SAN MIGUEL, COSTA RICA—The smooth hum of tires on asphalt gave way to the deafening rattle of a 24-passenger bus on its uphill climb. Headlights danced, as we shimmied, into the ebony beyond. While we couldn’t see where we were going, we could feel every inch of the narrow road that was littered with rocks the size of lemons, oranges and grapefruits.
Sitting shotgun, I listened to the chatter of our eight grandchildren. The crescendo of their excitement started in the Atlanta airport and notched higher with each bump, as we drew nearer and nearer to La Carolina Lodge (www.LaCarolinaLodge.com), which hugs the lush bluff of a whitewater river in Costa Rica’s rainforest.
What our friends, Bill and Karien Harwell from Sullivan’s Island, South Carolina, have created mirrors my vision of paradise. Imagine a kissing cousin of the Garden of Eden, rustic cabins with architecture akin to Swiss Family Robinson and a soundtrack straight out of a Tarzan movie. That was the ambience greeting us as we crunched up the candle-lit path of tiny red volcano rock to the tin-roofed lodge.
What were we doing in Costa Rica?
Last December, I blew out 70 candles. In June, Pam did the same. And on Aug. 23, we’ll commemorate our 50th wedding anniversary. Our family thought we should take a trip. I listened and announced my first choice: Costa Rica.
I wanted Wyatt, Hayes, William, Henry, Fenn, Bayard, Smith and Stella to fall in love with Costa Rica, just as I had done in 1999. The lodge’s food is pure farm-to-table. By the end of their first breakfast—cooked by Ernestina and her helpers on a wood stove—and watching toucans peck bananas, just a few feet away, I knew nothing but fun and laughter were ahead for the next seven days.
Fifteen years ago, we “adopted” Jimmy Roman. He’s more than a driver and a much-loved amigo. He is the ultimate host and Google of all things Costa Rica. And by the end of the eight-day adventure, everyone wanted to bring Jimmy home to Georgia.
Each family got to make its own itinerary. Some of the choices were fishing, swimming, hiking, zip lining, whitewater rafting, horseback riding, bird-watching, kayaking, snorkeling, soaking in a wood-fired hot tub, daydreaming in a leather rocker, lounging—with a book—in a hammock, and playing raucous games of Uno or Go Fish with cousins by the outdoor fireplace. And there was always hot coffee, almost stout enough to walk over by itself and pour you another cup.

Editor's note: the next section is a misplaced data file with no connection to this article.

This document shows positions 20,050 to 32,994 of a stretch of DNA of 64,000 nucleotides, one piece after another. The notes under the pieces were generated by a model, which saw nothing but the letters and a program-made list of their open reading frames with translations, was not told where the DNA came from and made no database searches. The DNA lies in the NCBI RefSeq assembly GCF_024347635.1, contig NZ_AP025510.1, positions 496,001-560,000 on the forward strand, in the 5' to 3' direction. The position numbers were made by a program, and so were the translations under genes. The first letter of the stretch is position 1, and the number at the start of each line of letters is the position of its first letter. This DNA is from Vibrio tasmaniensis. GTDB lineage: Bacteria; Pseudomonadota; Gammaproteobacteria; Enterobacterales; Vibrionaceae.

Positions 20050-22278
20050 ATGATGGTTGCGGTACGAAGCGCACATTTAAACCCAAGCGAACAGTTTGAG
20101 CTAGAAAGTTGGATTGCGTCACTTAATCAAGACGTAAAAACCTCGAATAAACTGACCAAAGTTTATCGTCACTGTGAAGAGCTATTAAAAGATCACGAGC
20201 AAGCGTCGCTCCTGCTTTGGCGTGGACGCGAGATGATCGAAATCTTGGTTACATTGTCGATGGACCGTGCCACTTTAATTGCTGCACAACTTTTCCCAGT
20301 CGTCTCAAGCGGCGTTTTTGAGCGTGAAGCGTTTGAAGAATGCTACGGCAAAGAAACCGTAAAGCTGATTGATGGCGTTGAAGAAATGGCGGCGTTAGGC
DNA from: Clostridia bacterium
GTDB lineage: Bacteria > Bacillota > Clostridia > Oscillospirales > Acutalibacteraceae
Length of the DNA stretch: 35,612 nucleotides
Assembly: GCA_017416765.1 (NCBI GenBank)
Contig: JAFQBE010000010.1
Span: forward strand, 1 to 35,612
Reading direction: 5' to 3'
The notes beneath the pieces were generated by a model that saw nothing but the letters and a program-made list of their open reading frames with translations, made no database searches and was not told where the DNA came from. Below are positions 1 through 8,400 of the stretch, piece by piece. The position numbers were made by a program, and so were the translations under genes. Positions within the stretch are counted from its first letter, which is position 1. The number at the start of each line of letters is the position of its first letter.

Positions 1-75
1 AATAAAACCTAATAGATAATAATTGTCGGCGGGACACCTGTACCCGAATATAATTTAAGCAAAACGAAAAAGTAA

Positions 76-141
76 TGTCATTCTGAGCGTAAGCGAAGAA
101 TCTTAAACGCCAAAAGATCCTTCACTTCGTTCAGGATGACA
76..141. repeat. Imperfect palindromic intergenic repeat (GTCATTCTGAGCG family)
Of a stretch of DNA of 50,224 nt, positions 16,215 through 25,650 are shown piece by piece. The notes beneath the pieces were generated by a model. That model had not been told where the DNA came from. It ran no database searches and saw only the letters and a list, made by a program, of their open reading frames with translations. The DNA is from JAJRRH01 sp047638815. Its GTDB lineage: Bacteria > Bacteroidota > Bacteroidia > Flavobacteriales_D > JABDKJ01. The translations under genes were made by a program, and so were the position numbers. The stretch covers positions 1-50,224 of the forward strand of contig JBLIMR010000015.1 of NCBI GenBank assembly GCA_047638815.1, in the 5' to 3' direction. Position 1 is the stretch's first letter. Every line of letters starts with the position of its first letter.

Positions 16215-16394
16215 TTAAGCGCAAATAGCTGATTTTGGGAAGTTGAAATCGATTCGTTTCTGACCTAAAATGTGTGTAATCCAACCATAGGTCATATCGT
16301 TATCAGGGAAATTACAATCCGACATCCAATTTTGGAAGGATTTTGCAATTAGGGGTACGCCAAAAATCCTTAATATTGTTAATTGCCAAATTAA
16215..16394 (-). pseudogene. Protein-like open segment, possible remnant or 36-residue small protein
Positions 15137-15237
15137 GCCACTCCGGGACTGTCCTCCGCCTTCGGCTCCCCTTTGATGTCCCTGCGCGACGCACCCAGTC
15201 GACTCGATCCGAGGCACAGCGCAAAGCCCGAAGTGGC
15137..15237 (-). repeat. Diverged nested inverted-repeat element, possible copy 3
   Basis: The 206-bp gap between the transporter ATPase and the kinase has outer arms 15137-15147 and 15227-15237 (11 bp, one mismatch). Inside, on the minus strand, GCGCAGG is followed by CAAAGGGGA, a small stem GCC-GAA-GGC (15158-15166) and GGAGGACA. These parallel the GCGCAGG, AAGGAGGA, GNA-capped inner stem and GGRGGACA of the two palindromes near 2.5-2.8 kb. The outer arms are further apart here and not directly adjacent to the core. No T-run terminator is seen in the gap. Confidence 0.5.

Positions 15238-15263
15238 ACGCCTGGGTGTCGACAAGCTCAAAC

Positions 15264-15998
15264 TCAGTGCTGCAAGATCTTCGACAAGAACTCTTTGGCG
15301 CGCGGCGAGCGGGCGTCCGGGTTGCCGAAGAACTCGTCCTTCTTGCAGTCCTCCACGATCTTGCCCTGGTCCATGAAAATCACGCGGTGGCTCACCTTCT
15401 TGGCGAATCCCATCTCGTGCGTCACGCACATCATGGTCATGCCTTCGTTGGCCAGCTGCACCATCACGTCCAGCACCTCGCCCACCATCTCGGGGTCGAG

You can always count on the rain forest to do what made it famous. Afternoon naps, under a raindrop-pelted tin roof, are a signature event at La Carolina. But you don’t want to snooze long. Alejandro and Juan want you to saddle up and go exploring. From hilltops, you can see Lake Nicaragua on the horizon and three volcanoes—Rincón de la Vieja, Miravalles and Tenorio. And when Alejandro bangs his machete on a tree, howler monkeys sound off.
By Day Three, when Jimmy Roman cranked the diesel bus, tears trickled down the faces of the little ones. They didn’t want to leave their new favorite playground. The two oldest asked, “Grandpa, do you think we could work here next summer?”
Down the bumpy road we bounced, waving to Manuel, leaning in the front door of his cantina. Another adventure awaited us on the Pacific side of Costa Rica, often voted one of the happiest places on the planet. The expression “pura vida” abounds. Among the translations is “life is good.”
The seaside village of Samara was new to us, but it did not disappoint. With hills running down into the turquoise surf, there were three separate beaches to experience. Each had a different personality, and one treated us with a banquet of grilled yellowfin tuna and mahi mahi.
As Kenny Chesney sings, “You had me from hello,” Costa Rica—20 years ago—had me from “¡Hola!” By the time we touched down at Hartsfield-Jackson International Airport on July 2, that love affair was 16-deep inside our family. Etching memories of a lifetime—in a happy place—and returning safely were our goals.
That’s what we did. Among the eight grandchildren, we came home with everything but four flip-flops and one passport. A nameless grandson’s passport is somewhere on the Delta jet. The 12-year-old has a future in sales. He talked his way back into America.
And we’ll be talking about this trip for a long, long time.
Pura vida, y’all!